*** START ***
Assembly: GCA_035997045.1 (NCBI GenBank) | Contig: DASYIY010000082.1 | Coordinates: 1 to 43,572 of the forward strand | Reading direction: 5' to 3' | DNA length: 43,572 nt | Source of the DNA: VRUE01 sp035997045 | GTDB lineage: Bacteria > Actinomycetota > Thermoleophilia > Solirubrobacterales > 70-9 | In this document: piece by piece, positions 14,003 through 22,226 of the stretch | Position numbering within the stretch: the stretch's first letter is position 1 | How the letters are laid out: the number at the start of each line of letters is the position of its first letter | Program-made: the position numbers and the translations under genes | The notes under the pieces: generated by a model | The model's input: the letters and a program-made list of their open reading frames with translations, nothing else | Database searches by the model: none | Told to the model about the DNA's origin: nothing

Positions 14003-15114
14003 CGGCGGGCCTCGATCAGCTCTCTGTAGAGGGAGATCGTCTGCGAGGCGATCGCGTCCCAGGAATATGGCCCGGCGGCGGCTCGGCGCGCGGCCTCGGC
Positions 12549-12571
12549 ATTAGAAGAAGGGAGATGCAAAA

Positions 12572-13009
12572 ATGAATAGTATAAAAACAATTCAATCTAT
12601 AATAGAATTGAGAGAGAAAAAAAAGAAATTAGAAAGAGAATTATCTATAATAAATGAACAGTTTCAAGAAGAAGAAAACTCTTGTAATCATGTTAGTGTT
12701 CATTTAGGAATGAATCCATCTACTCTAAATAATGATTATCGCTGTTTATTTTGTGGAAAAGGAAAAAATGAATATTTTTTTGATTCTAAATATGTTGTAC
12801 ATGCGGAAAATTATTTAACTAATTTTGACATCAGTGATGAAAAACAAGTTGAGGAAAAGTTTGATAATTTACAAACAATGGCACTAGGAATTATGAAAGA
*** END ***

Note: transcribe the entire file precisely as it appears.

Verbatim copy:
Assembly: GCA_035997045.1 (NCBI GenBank) | Contig: DASYIY010000082.1 | Coordinates: 1 to 43,572 of the forward strand | Reading direction: 5' to 3' | DNA length: 43,572 nt | Source of the DNA: VRUE01 sp035997045 | GTDB lineage: Bacteria > Actinomycetota > Thermoleophilia > Solirubrobacterales > 70-9 | In this document: piece by piece, positions 14,003 through 22,226 of the stretch | Position numbering within the stretch: the stretch's first letter is position 1 | How the letters are laid out: the number at the start of each line of letters is the position of its first letter | Program-made: the position numbers and the translations under genes | The notes under the pieces: generated by a model | The model's input: the letters and a program-made list of their open reading frames with translations, nothing else | Database searches by the model: none | Told to the model about the DNA's origin: nothing

Positions 14003-15114
14003 CGGCGGGCCTCGATCAGCTCTCTGTAGAGGGAGATCGTCTGCGAGGCGATCGCGTCCCAGGAATATGGCCCGGCGGCGGCTCGGCGCGCGGCCTCGGC
Positions 12549-12571
12549 ATTAGAAGAAGGGAGATGCAAAA

Positions 12572-13009
12572 ATGAATAGTATAAAAACAATTCAATCTAT
12601 AATAGAATTGAGAGAGAAAAAAAAGAAATTAGAAAGAGAATTATCTATAATAAATGAACAGTTTCAAGAAGAAGAAAACTCTTGTAATCATGTTAGTGTT
12701 CATTTAGGAATGAATCCATCTACTCTAAATAATGATTATCGCTGTTTATTTTGTGGAAAAGGAAAAAATGAATATTTTTTTGATTCTAAATATGTTGTAC
12801 ATGCGGAAAATTATTTAACTAATTTTGACATCAGTGATGAAAAACAAGTTGAGGAAAAGTTTGATAATTTACAAACAATGGCACTAGGAATTATGAAAGA